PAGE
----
Policy implications of monetized leakage risk from geologic CO2 storage reservoirs

Hang Deng, Jeffrey M. Bielicki, Michael Oppenheimer, Jeffrey P. Fitts, Catherine Anne Peters

Research output: Contribution to journalConference articlepeer-review

1 Scopus citations


Geological storage of carbon dioxide (CO2) as a part of the CO2 capture and storage (CCS) process has a large potential to mitigate greenhouse gas emissions, but its deployment will require accurate assessment of both the possibility and cost of leakage. In this study, we took the Michigan sedimentary basin as an example to investigate the monetized risks associated with leakage, using the Risk Interference of Subsurface CO2 Storage (RISCS) model. The monetized leakage risks derived from the RISCS model were then used to modify existing cost curves in GCAM (Global Change Assessment Model). With the modified cost curves, the model provided policy-relevant results to help inform the potential role of CCS in future energy systems when carbon mitigation targets and incentives are in place. The results showed that leakage risks from geologic storage reservoirs can reduce the deployment of CCS as much as 60%. The extent of this impact is sensitive to the permeability of potential leakage pathways, the regulations governing leakage interferences with other subsurface activities, and the stringency of climate policies. With low well leakage permeability, the costs of leakage will be manageable, and under more stringent carbon mitigation policies such as a high carbon tax, higher leakage risks can be afforded and incorporating leakage risks will have a smaller impact on CCS deployment. Our results also show that if the leakage risks were accounted for by charging a fixed premium - similar to how the risk of nuclear waste disposal is treated - The projected scale of CCS deployment in the energy mix is less affected.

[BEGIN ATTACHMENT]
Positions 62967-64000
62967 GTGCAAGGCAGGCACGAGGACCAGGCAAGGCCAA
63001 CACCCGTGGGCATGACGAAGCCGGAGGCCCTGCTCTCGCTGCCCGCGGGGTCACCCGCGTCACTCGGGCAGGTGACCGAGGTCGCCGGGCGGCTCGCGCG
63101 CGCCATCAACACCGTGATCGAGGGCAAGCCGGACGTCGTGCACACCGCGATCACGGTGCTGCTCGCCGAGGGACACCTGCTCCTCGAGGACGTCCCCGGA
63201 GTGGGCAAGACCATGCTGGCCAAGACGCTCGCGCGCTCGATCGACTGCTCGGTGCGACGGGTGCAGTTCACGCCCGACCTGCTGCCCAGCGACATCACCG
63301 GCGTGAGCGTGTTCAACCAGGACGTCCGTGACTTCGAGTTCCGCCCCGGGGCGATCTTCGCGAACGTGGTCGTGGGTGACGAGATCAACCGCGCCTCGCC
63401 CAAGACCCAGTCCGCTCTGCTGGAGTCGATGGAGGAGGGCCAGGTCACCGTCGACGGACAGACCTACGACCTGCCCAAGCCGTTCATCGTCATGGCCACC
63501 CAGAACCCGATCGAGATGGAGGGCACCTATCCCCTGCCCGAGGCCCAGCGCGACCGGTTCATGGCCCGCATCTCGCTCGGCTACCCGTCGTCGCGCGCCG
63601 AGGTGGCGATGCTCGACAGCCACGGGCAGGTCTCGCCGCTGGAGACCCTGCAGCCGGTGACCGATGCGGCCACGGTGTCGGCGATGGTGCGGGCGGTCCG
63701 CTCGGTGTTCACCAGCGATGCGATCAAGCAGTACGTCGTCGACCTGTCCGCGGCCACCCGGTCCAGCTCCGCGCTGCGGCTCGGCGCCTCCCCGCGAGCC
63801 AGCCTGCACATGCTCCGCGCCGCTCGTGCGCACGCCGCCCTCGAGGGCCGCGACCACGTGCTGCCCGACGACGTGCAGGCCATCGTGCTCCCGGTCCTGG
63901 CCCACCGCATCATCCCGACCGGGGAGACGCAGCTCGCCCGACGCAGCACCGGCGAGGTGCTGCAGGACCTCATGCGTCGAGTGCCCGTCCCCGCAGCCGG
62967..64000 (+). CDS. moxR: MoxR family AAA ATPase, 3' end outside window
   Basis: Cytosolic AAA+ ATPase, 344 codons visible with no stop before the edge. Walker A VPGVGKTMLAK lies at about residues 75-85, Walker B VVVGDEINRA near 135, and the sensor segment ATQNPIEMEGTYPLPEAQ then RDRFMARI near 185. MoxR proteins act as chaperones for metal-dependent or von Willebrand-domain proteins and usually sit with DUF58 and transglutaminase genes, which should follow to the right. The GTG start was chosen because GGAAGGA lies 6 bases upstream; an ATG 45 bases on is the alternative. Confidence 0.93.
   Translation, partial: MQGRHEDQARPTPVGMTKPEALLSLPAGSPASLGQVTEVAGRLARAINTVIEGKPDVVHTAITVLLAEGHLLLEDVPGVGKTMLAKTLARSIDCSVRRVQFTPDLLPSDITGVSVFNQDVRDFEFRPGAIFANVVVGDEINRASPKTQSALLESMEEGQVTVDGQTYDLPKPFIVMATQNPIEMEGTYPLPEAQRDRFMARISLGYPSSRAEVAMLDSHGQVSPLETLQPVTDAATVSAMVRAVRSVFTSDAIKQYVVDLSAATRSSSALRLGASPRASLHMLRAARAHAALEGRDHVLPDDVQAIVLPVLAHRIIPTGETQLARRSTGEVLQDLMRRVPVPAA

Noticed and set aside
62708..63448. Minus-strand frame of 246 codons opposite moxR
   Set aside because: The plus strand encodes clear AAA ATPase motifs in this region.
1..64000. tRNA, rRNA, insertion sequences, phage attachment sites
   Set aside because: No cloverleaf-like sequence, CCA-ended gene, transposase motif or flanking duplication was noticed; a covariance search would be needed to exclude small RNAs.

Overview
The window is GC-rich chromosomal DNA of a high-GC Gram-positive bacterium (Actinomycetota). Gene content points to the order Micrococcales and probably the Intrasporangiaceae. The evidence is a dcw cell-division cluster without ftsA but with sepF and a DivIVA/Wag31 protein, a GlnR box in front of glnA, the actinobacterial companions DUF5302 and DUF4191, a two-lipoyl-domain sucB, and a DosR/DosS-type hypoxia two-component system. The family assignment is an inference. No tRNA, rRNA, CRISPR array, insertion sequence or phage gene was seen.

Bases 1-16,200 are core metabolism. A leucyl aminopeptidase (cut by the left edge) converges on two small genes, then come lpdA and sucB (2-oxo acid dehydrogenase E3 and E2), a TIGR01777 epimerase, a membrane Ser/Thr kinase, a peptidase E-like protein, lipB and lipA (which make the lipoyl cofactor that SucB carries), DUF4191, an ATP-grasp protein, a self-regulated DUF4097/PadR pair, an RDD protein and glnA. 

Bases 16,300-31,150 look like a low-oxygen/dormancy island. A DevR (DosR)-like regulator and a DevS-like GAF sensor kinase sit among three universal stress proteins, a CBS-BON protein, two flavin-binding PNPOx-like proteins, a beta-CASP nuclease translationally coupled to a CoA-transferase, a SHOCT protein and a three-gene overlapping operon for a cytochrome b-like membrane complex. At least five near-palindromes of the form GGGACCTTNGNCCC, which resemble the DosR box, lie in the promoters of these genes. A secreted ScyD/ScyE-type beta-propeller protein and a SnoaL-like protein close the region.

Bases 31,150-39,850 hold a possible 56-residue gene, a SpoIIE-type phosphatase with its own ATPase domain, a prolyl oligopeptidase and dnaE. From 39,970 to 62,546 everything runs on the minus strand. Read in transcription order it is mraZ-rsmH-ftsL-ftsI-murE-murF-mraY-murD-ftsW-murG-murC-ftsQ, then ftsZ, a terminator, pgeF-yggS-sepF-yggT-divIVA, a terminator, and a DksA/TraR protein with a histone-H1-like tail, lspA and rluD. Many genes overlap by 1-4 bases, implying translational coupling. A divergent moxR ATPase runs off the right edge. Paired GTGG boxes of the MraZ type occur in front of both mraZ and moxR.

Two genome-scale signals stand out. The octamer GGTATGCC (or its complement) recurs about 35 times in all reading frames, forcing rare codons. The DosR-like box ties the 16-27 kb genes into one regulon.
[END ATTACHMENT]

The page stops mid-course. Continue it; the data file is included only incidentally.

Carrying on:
Original languageEnglish (US)
Pages (from-to)6852-6863
Number of pages12
JournalEnergy Procedia
StatePublished - 2014
Event12th International Conference on Greenhouse Gas Control Technologies, GHGT 2014 - Austin, United States
Duration: Oct 5 2014Oct 9 2014

All Science Journal Classification (ASJC) codes

  • General Energy


  • Carbon capture and storage
  • Geologic storage of CO
  • Integrated assessment model
  • Leakage risk


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